Skip to Content

Is It Correct to Say, “Thank You Very Much?”

Learning to communicate the appropriate emotion through language isn’t as easy as one might think. Of course, you naturally want to maintain the appropriate tone, but no one wants to appear cold or grammatically blind in their interactions. Still, is it correct to say, “Thank you very much?”

Saying “Thank you very much” is a grammatically correct, if somewhat overused, way to express your gratitude. The intensifier “very” modifies the adjective “much” to indicate a greater degree of thanks, making this a great way to end a formal conversation or email. However, because of its frequent use, it has come to imply a modest level of thanks.

However, if you find yourself feeling repetitive with this phrase, there are other ways to communicate the same meaning without changing the unspoken message behind your words.

In this article, we’ll be addressing the best ways to say “Thank you” in different settings, including the phrase’s etymology. Read on if you want to know how you can take advantage of the nuances of connotation in this and similar expressions!

What Does “Thank You” Really Mean?

We derive “thank” from the same roots as the English word “think.” By saying “I thank you very much,” you inherently state that you will often think of what this other person has done for you (source). 

However, the meaning has somewhat shifted over time. While its users originally intended the expression as a solemn, sincere phrase, the words “thank you” have become so common that many find themselves looking for synonyms. What was once reserved as a serious show of deep gratitude has now become repetitive!

The Origins of Please and Thank You

The expression “Thank you” dates back to at least the early 1400s in Middle English as a way to acknowledge a favor (source). According to David Graeber, the expressions “please” and “thank you” originated out of the concepts of indebtedness and feudal deference (source).

He also notes that with the rise of the middle class during the commercial revolution of the 16th and 17h centuries, the expressions became common among the shops and offices of England during the period. 

By applying the expressions to the common man instead of restricting them to the upper class, English speakers communicated the value of individuals as equal and deserving of such courtesy.

We can trace much of this sense of classlessness to Protestant values and particularly to the Puritans, who made up a significant portion of the rising middle class (source).

Sincere Gratitude or Cold Formality?

However, the phrase has culturally developed past the original meaning to become something of a habit. By saying “Thank you very much,” it’s not always clear that you are expressing genuine, sincere gratitude as much as you are signifying to the other person that you understand the social rules of the interaction.

For example, when someone moves in a hallway so that you may pass, it’s likely an impulse to say “Thank you.” However, it’s improbable that, after thanking this person, you’ll dwell on the moment for longer than a second, and you’ll certainly not return to this moment to “think of them often.”

Adding “very” to the expression intensifies the level of thanks, but this, too, has lost much of its impact through formality and overuse. So what is the best way to say “Thank you very much?”

Synonyms for “Thank You Very Much”

If you feel that you’ve used the phrase “Thank you very much” often enough that the phrase is losing its social value, it may be time to look at some other ways to express yourself.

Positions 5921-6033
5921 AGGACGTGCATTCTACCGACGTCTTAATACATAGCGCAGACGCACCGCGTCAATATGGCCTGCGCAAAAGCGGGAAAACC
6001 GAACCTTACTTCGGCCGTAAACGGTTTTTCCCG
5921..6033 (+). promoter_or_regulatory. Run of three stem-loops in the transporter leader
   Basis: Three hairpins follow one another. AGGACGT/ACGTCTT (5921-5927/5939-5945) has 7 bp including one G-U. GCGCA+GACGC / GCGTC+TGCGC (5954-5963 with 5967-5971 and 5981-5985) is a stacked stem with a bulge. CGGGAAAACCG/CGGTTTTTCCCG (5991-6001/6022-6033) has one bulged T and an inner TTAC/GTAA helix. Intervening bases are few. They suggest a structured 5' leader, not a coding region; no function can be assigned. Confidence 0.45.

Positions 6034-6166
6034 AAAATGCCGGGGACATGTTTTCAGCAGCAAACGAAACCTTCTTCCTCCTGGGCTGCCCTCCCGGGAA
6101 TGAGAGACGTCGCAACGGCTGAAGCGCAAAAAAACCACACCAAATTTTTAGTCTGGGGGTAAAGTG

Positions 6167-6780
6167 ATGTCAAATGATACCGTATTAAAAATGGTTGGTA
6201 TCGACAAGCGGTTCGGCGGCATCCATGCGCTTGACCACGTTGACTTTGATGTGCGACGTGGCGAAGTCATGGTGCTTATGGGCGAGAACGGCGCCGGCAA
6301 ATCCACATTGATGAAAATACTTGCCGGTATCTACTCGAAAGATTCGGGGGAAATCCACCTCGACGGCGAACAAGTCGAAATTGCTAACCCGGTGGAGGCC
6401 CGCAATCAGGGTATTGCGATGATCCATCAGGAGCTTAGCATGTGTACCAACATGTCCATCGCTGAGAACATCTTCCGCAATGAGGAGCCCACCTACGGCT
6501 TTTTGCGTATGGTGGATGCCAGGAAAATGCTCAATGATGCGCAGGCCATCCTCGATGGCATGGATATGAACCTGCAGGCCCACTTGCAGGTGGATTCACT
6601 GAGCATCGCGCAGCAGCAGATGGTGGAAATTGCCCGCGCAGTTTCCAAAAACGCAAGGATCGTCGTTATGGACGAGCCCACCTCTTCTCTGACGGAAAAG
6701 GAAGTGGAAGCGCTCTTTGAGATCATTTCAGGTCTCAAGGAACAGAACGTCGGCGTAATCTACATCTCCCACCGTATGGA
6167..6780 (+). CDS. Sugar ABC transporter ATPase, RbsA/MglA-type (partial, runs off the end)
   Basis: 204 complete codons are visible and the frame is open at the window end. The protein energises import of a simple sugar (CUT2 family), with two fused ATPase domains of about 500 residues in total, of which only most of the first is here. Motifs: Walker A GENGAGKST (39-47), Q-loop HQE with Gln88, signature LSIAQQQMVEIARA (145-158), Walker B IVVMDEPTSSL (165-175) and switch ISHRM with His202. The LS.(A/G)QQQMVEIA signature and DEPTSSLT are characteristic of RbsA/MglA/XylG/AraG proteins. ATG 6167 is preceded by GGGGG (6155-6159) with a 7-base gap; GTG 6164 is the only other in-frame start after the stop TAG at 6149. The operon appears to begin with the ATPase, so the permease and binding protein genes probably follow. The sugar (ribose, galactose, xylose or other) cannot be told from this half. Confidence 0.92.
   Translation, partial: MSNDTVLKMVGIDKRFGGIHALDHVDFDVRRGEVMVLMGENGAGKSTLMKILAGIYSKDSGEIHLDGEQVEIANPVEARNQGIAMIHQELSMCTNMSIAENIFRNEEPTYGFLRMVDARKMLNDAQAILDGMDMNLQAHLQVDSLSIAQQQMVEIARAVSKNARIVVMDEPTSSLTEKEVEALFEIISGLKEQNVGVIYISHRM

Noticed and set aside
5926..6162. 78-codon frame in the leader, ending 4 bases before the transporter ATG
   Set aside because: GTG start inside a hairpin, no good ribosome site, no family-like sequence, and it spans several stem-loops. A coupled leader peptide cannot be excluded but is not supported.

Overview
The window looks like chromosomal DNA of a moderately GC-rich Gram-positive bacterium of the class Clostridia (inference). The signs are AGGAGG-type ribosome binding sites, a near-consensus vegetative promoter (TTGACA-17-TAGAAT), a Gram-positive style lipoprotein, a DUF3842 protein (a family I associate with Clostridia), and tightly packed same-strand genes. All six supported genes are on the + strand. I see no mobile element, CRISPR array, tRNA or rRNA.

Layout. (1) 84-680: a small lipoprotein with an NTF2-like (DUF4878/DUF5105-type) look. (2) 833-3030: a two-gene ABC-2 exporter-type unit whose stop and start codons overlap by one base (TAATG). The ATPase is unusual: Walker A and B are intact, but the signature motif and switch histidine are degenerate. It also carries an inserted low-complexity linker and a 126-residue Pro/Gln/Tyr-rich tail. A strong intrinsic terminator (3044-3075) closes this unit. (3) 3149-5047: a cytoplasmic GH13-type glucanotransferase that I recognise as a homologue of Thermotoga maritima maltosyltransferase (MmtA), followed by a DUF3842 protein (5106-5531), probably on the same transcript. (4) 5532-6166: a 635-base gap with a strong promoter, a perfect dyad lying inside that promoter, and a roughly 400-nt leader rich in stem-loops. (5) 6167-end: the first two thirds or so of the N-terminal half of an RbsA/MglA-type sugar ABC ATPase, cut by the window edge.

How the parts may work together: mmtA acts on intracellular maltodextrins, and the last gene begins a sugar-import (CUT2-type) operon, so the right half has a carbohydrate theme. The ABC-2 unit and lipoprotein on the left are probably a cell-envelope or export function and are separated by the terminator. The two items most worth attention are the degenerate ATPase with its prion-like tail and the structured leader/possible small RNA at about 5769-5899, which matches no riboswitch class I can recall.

Image by Magda Ehlers via Pixels

When you find yourself wondering, “What is another word for thank you very much?” try substituting the phrase with one of these synonyms:

  • Thanks a million
  • Thanks a bunch
  • I appreciate it
  • I’m thankful that
  • I’m grateful for
  • I truly appreciate it when
  • Thanks kindly
  • I’m so grateful
  • Thanks a ton
  • I’m much obliged
  • Glad you’re here to help

Remember, these phrases, like any other, each carries its own level of social weight. Therefore, the best way to understand when it is most appropriate to use any of these phrases is to consider the connotation and denotations of each word.

Due to the unwritten social rules of a professional workplace, it is entirely possible to create a moment of social awkwardness by reacting in a way the other party might see as overly emotional.

Still, if you feel you have a strong personal relationship with a coworker, there’s nothing wrong with saying, “Thank you so much for your help; I really appreciate it.” In times of repetition, never forget that other words say “Thank you” and show appreciation!

For further reading on how to express your appreciation in a grammatically correct way, check out this article about whether it’s “appreciation of” or “for.” You may also want to check out “Is It Correct to Say, ‘You Are Most Welcome’?

“Thank You Very Much” vs. “Thank You So Much”

When choosing between the phrases “Thank you very much” and “Thank you so much,” it’s helpful to keep two things in mind: what level of gratitude you are hoping to express and to whom you are speaking.

“Very” and “so” are both grammatically correct, but the implications of the words seem to express different levels of thanks. 

Because the phrase “Thank you very much” is more common, it has become a relatively neutral expression appropriate for formal conversation between colleagues. In contrast, the word “so” implies an even higher degree of thanks. 

While colloquial and more suitable for use with people you consider closer friends, it carries with it a greater emotional intensity. Thus, while both terms are appropriate, they are not exactly interchangeable.

Imagine the work email we discussed previously. If you were to respond to a simple work favor with the phrase “Thank you very much,” no one would think anything of it. 

If, however, you were to respond, “Thank you so much,” the uncommon use of the word “so” might give your colleague pause. By replying with a level of gratitude that didn’t appropriately match the casual, easy manner of the favor, your words may actually come off as insincere or sarcastic.

This example may seem dramatic, but as anyone who has ever worked in an office could tell you, communication often is! 

When we speak, whether we choose our words carefully or not, we send messages beyond what our words technically mean. By understanding how little words like “very” and “so” impact our communications, we can better understand our interactions with the world. 

Using Intensifiers